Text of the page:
5 Guitar Practice Tips That Clean Up Sloppy Legato Playing

By Tom Hess


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Legato playing gives your guitar licks an awesome fluid sound…but many guitar players struggle with this technique. You are about to learn how to master legato the easy way and stop feeling frustrated.

This video shows effective ways to practice legato and accelerate your progress:

There are 2 guitar technique elements that make your legato playing feel harder than it should:

  • Weak articulation that causes your notes to sound sloppy and unclear. (This is easy to solve, I explain how to do this below).
     
  • Excess muscle tension in your arms and fingers that makes guitar playing feel like a struggle. When you release that tension, guitar playing becomes effortless (more below).

You can improve your legato technique with any exercise you practice when you know what to focus on and how to focus on it.

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These guitar practice tips help your legato playing improve and make your guitar technique feel effortless:

How To Clean Up Sloppy Legato Playing On Guitar

 

Legato Guitar Practice Tip 1: Articulate The String More Often With The Pick.

Do this as part of your warm up to make the lick you are practicing feel easier and sound cleaner at faster speeds.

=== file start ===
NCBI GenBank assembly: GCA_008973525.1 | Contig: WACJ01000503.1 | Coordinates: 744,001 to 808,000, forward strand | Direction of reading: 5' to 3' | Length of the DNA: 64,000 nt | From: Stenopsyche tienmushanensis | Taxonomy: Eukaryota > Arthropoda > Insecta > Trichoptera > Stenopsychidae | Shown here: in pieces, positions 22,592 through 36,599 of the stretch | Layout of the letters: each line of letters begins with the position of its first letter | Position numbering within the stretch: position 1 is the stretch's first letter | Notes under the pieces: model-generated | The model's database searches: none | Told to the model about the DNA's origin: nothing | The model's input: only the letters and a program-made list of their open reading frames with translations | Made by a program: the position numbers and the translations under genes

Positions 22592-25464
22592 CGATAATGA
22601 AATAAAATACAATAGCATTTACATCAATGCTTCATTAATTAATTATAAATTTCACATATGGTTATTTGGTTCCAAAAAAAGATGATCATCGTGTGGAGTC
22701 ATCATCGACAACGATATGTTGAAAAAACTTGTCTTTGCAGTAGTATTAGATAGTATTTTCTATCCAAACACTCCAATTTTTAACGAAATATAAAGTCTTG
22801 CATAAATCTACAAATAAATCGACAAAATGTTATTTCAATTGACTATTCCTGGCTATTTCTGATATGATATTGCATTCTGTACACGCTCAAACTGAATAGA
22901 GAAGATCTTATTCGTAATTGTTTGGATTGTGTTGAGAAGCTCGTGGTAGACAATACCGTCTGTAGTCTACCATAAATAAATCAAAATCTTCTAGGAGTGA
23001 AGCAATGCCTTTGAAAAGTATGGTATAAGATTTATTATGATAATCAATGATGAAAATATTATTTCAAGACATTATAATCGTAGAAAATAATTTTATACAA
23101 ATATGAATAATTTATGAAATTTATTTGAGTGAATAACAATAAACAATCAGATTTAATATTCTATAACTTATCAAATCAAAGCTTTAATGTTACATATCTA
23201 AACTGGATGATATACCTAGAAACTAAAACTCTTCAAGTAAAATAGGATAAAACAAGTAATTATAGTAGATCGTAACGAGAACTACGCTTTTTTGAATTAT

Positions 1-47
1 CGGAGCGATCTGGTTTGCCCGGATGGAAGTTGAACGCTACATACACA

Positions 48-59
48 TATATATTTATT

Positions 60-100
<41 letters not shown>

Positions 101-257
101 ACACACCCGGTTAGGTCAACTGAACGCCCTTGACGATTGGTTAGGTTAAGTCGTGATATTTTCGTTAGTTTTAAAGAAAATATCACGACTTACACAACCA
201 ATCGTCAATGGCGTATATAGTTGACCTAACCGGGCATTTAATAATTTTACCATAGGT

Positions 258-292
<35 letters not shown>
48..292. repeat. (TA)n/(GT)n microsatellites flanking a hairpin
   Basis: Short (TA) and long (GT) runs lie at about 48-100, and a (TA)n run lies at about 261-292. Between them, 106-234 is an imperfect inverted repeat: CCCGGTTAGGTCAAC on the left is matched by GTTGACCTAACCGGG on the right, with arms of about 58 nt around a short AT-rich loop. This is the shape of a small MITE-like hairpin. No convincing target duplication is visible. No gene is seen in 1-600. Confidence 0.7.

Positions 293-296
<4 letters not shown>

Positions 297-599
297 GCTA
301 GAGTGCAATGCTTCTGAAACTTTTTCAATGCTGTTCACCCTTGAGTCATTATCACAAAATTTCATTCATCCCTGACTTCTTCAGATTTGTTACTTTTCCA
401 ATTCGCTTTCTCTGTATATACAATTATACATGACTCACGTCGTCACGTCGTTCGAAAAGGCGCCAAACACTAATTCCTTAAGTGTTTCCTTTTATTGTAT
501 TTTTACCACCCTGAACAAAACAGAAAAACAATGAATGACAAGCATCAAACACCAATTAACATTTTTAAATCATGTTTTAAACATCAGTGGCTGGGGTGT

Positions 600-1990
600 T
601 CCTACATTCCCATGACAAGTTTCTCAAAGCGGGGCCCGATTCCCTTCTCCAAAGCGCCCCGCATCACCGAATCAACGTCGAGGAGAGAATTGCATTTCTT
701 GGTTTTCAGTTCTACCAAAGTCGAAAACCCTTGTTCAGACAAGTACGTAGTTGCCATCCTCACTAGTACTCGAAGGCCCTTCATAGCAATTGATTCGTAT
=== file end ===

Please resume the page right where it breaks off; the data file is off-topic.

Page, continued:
Articulating the string more often with the pick helps to articulate hammer ons and pull offs that happen right after the picked note. This sets a benchmark for how articulate the notes need to sound.

Watch the video to see this tip in action.

After the benchmark is established, begin to pick the string less to challenge your fretting hand more. 

Maximizing power of your legato playing requires a high level of fretting hand finger independence. When your fingers move independently of each other, you can play faster, cleaner and with a lot less effort.

Want to improve your fretting hand finger independence? Download this free eGuide to master fretting hand finger independence for guitar, so your playing starts to feel effortless and you stop struggling to play guitar the way you want.
 

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Legato Guitar Practice Tip 2: Increase The Difficulty Of The Hardest Parts Of Your Legato Licks

Make any legato lick harder to play by:

  • Repeating the challenging part of the lick twice. 
     
  • Practicing the lick unplugged. 
     
  • Moving the lick to a lower part of the fretboard where frets are further apart. 

Note: Don’t overdo unplugged guitar practice. Too much guitar practice without an amp makes it hard to notice sloppy mistakes caused by open string noise.

Schedule some of your practice time to play with distortion to get used to controlling open string noise  and make your legato playing sound clean.

At first, use 50% of your legato practice time to practice unplugged and the other 50% to practice with distortion. As your technique improves, spend less time playing unplugged and more time practicing with the sound you actually use in real-life playing. 
 

Legato Mastery checklist

Download free Practice guitar checklist